Admittedly, there are differences between biological and non-biological offspring that Sarah and Hagar both experienced. However, difference does not mean “less”  or “lesser than” in terms of love and care. Indeed, a friend who has both biological and adopted children once described her feelings to me like this: “I think I love my adopted child more purely for who she is than I love my biological children for who they are. I don’t say ‘you are just like your Dad’ and impose some biological destiny on our adopted daughter, since we don’t know who her biological father is.”

And one final example: In chapter 21, which we read on Rosh Hashanah, Sarah banishes Ishmael and Hagar. The impetus, according to the story, was Sarah watching Yitzchak at play with his only biologically related sibling, Ishmael. Was Sarah so evil, was her desire for wealth/inheritance for Yitzchak so strong, that she would deny him his only biologically related sibling? As a mother of biologically related siblings, I want almost nothing more in my life than for my children to be there for one another throughout their lifetimes … just as my parents wanted for me and my siblings. Thus, this portrayal of Sarah’s desire and behavior feels inauthentic to me.

Why then are we told this story of hatred and jealousy, this “bone ignorant” story, if it is much more likely there was tenderness and love?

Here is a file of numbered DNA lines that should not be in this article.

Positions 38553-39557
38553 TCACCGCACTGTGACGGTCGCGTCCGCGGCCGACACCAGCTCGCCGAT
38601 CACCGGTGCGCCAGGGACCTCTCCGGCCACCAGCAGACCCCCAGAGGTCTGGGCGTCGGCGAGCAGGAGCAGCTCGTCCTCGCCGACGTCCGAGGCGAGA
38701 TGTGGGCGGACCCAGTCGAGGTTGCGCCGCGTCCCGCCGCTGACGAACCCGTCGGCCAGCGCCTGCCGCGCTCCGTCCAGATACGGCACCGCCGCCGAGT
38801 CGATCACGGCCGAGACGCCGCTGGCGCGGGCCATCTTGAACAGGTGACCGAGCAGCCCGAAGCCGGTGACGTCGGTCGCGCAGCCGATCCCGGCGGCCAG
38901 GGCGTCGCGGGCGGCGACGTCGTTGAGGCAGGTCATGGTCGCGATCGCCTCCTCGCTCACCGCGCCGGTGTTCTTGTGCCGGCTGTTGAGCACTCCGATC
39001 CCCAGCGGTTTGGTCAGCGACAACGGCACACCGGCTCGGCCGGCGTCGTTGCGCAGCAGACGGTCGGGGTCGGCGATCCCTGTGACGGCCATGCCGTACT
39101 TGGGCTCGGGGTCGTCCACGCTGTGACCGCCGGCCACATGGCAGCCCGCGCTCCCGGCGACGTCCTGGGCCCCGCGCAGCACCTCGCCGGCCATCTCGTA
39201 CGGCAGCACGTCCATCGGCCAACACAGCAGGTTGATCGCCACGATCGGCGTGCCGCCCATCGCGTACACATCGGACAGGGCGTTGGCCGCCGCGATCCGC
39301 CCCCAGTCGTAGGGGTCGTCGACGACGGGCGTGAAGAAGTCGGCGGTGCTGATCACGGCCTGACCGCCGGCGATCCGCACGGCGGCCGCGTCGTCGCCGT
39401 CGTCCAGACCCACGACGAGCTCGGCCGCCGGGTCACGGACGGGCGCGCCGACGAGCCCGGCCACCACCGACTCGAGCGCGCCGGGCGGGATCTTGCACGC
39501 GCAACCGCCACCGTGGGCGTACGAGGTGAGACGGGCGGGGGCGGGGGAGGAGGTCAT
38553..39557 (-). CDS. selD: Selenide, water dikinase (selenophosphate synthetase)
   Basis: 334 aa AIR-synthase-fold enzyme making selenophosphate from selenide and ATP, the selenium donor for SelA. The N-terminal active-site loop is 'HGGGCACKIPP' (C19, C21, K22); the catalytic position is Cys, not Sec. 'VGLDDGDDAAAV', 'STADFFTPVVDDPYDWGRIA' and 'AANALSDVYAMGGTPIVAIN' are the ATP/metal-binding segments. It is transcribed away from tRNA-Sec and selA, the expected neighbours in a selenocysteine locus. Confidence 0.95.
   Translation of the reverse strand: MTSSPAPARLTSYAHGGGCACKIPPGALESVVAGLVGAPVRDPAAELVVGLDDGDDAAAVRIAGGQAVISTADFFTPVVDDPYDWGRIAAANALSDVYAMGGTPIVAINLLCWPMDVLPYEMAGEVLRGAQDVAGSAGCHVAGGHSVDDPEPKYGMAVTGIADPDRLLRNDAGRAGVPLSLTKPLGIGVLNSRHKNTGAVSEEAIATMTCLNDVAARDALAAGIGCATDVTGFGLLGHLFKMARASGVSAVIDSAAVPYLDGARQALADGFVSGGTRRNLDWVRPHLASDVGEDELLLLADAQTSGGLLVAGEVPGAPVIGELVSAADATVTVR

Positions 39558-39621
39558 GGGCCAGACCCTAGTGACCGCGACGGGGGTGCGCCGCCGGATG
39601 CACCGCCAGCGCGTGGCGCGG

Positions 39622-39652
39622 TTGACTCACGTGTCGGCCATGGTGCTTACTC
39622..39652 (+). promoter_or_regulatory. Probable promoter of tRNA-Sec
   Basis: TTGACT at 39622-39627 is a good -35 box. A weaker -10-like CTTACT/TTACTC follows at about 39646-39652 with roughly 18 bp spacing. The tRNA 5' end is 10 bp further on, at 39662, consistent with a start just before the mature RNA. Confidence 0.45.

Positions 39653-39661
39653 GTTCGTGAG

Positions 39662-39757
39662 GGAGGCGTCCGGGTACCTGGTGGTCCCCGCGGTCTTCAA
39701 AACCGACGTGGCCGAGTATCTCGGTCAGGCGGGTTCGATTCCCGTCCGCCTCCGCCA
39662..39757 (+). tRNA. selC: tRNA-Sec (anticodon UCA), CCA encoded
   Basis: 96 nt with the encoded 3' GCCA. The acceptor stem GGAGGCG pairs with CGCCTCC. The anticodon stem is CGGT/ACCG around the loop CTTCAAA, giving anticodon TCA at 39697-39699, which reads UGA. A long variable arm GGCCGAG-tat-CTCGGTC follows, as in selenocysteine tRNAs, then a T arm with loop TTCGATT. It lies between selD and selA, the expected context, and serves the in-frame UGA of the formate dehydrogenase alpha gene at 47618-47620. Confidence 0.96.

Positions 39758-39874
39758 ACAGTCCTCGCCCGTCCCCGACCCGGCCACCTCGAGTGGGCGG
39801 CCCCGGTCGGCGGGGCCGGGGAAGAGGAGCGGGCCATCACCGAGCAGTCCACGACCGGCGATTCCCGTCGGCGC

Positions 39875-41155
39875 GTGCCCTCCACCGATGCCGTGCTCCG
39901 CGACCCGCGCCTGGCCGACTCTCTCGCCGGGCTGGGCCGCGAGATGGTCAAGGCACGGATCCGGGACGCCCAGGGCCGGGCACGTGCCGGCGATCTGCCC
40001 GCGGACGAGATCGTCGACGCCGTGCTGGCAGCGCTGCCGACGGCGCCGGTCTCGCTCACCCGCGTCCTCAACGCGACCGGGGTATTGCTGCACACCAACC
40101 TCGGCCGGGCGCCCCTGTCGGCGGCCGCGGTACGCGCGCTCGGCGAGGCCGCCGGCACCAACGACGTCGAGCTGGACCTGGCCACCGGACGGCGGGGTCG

Three ideas stand out for me.

The first—and most generous—interpretation I can offer is that the men simply did not know and it did not occur to them to talk with women who were biological and non-biological mothers about their experiences.

  • How can we in 5781 learn to listen to women’s first-hand experiences in ways we haven’t until now and make Judaism and our world a richer one?

The second reason is that Moses (or the other man/men) who wrote this story and the rabbis who commented on it were not interested in mothers allying with one another because they feared what might result from this alliance. Thus, he/they invented a story of mothers being jealous and evil to one another and to the other’s biological child.